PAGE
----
Nutrients PPT

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Nutrients PPT Powered By Docstoc
         -Someone wise
   What does it                Food affects: cells
    mean?                           •   Mood
    – Healthy eating key            •   Energy levels
      for well-being                •   Food cravings
                                    •   Thinking capacity
    – 100 trillion cells
                                    •   Hormone levels
      each need nutrients
      to function at their          •   Sleeping habits
      best                          •   Immune system
                                    •   General health
                                    •   Growth
              Deep Thoughts

   If your body could talk, what would it
    say about you?

What food would you be if
you are what you eat?

   Substances in food that our body needs to
   Six groups:
    –   Protein
    –   Carbohydrates
    –   Fat
    –   Vitamins
    –   Minerals
    –   Water
The body uses nutrients to. . .

   Provide energy.
    (calorie=unit of energy from food)
    fat, carbohydrates, protein
   To build and repair cells.

   To regulate body processes.
Fats-9 cal/g
30-40% of daily

          Saturated                   Unsaturated

          Animal                            Plant
          Products                         Products

             Solid @          Liquid @
            Room Temp         Room Temp

            Red Meats-        Decrease
             grass fed       Cholesterol
            Real butter,
           Tropical Oils-     olive oil,
            coconut oil       peanut oil
      Function of
      Healthy Fat
(Unsaturated and Some Saturated)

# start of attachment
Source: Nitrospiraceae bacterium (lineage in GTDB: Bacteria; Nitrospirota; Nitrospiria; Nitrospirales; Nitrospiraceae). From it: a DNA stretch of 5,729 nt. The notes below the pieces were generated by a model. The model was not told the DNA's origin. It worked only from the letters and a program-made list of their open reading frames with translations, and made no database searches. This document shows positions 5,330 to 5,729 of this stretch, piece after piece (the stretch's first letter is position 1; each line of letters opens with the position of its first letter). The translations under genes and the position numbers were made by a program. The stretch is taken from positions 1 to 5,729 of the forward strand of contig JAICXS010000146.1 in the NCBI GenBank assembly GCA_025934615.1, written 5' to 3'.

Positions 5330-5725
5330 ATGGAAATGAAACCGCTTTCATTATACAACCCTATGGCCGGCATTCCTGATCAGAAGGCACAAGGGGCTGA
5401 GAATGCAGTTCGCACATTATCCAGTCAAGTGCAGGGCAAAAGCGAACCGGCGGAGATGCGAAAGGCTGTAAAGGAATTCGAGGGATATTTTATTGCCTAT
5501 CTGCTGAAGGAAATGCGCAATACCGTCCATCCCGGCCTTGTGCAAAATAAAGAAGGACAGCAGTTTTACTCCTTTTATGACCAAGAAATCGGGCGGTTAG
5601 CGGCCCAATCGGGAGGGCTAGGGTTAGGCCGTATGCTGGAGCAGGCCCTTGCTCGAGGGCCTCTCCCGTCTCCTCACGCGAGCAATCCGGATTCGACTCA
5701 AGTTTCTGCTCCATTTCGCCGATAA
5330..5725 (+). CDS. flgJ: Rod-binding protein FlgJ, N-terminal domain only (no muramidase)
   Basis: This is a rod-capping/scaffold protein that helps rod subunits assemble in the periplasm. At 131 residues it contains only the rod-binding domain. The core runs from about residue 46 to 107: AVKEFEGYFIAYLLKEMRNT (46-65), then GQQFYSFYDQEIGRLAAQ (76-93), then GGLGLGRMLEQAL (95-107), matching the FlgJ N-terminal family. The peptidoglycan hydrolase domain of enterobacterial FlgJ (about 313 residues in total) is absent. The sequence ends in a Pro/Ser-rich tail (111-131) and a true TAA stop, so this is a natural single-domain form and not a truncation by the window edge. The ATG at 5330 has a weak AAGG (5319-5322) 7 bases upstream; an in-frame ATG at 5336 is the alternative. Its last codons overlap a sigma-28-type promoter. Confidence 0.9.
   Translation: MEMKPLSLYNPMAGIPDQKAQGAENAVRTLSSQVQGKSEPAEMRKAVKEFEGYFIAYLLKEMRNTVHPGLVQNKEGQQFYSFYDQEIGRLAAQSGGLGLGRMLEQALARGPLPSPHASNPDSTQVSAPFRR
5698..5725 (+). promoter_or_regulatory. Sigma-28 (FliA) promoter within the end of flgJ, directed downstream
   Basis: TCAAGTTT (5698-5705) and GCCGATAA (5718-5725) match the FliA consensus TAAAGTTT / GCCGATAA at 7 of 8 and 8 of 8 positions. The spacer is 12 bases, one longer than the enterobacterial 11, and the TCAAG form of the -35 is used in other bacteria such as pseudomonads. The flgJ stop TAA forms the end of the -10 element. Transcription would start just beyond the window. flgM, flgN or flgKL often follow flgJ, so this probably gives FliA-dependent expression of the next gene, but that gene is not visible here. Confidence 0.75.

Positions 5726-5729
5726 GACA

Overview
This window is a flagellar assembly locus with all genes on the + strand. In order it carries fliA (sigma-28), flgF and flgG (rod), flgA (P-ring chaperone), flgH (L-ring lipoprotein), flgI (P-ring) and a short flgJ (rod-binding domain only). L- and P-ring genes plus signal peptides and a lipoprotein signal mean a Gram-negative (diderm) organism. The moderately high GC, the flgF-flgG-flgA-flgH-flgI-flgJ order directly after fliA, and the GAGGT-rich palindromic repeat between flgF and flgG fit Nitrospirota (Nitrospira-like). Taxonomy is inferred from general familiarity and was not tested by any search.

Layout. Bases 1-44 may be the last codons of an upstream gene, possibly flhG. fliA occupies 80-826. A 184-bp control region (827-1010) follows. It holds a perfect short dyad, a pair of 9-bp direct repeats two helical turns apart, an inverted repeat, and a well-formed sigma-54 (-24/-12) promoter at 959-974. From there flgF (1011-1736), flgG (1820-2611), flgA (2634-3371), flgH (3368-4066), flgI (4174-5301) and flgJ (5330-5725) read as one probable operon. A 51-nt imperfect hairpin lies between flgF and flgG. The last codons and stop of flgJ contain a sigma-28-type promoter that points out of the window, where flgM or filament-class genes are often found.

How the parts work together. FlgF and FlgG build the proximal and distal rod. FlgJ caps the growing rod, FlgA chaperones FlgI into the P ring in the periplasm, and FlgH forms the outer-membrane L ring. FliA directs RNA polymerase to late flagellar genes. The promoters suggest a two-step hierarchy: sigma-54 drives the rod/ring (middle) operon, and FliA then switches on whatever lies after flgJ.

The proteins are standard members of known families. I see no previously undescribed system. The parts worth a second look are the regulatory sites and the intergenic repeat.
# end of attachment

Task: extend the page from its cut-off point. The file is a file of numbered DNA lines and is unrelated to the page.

–   Maintain body temperature
  –   Secondary source of energy
  –   Keeps you full longer
  –   Helps balance blood sugar
  –   Supports brain (2/3 fat) and nervous system function
  –   Protect body tissues and organs
  –   Plays an essential role in carrying the four fat-soluble
      vitamins: A, D, E, and K.

       • Excess calories from protein and carbohydrates are
         converted to and stored as fat. If you are eating mostly "fat
         free" foods, excess consumption will result in additional
         body fat.
              Avoid Trans Fats
          hydrogenated or partially hydrogenated oils
              AHA limits to less than 1 gram daily
   Damages cell               Found in processed & fast
    membranes                    food:
   Leads to:                      fast foods
     – high cholesterol            cereals
     – clogged arteries            breads/ crackers
     – cancer                      box meals
     – depression                  cake
     – heart disease               cookies
     – autoimmune disease          margarine
     – poor memory/learning  frozen pizzas
             *FDA- less than .5g can claim
      “0g trans fat” on food label- DECEIVING!
             Protein-4 cal/g
         10-20% of daily calories
Functions in the body:
   Is found in every cell of the
   Used to build new cells and
    repair injured cells.
   NOT the body’s first source
    of energy.
   Boosts metabolism by up to
    30% if eaten in small
    portions several times a day
   Supplies energy when there
    is not enough fat or
    carbohydrates for the body
    to use
          What is protein made
Protein    of?

             Composed of
              amino acids
              (building blocks).
             There are 22 amino
              acids; 8 of which
              the body cannot
              manufacture, and 14
              which the body can
   Complete proteins      Protein
    contain all 8
    essential amino
    acids. They are
    foods which come
    from animals.
   This includes steak,
    pork, chicken,
    turkey, fish, eggs
    and dairy products.
   Incomplete proteins lack
    one or more of the
    essential amino acids.
   This includes pinto beans,
    kidney beans, split peas,
    lentils, rice, corn tortillas,
    peanut butter, and nuts.
   Vegetarians need to eat a
    variety of food in order to
    get all their essential
    amino acids
Protein Needs
  Protein is essential for building and maintaining muscle
 tissue as well as for muscle recovery, immunity and even
  bone health . The body needs protein to help your active
 muscles stay stong and healthy. Individuals need 0.55 - .80
        grams of protein per pound of body weight
So a 120lb woman should try and consume between 66 and
  96 grams of protein daily. (depending on activity level)
                     Protein Suggestions:
                        Serving Size       Protein (Grams)
         Lean Sirloin Steak       4.0 oz.         34
         Chicken Breast,         3.5 oz          24.3
         Yogurt                  1 cup            10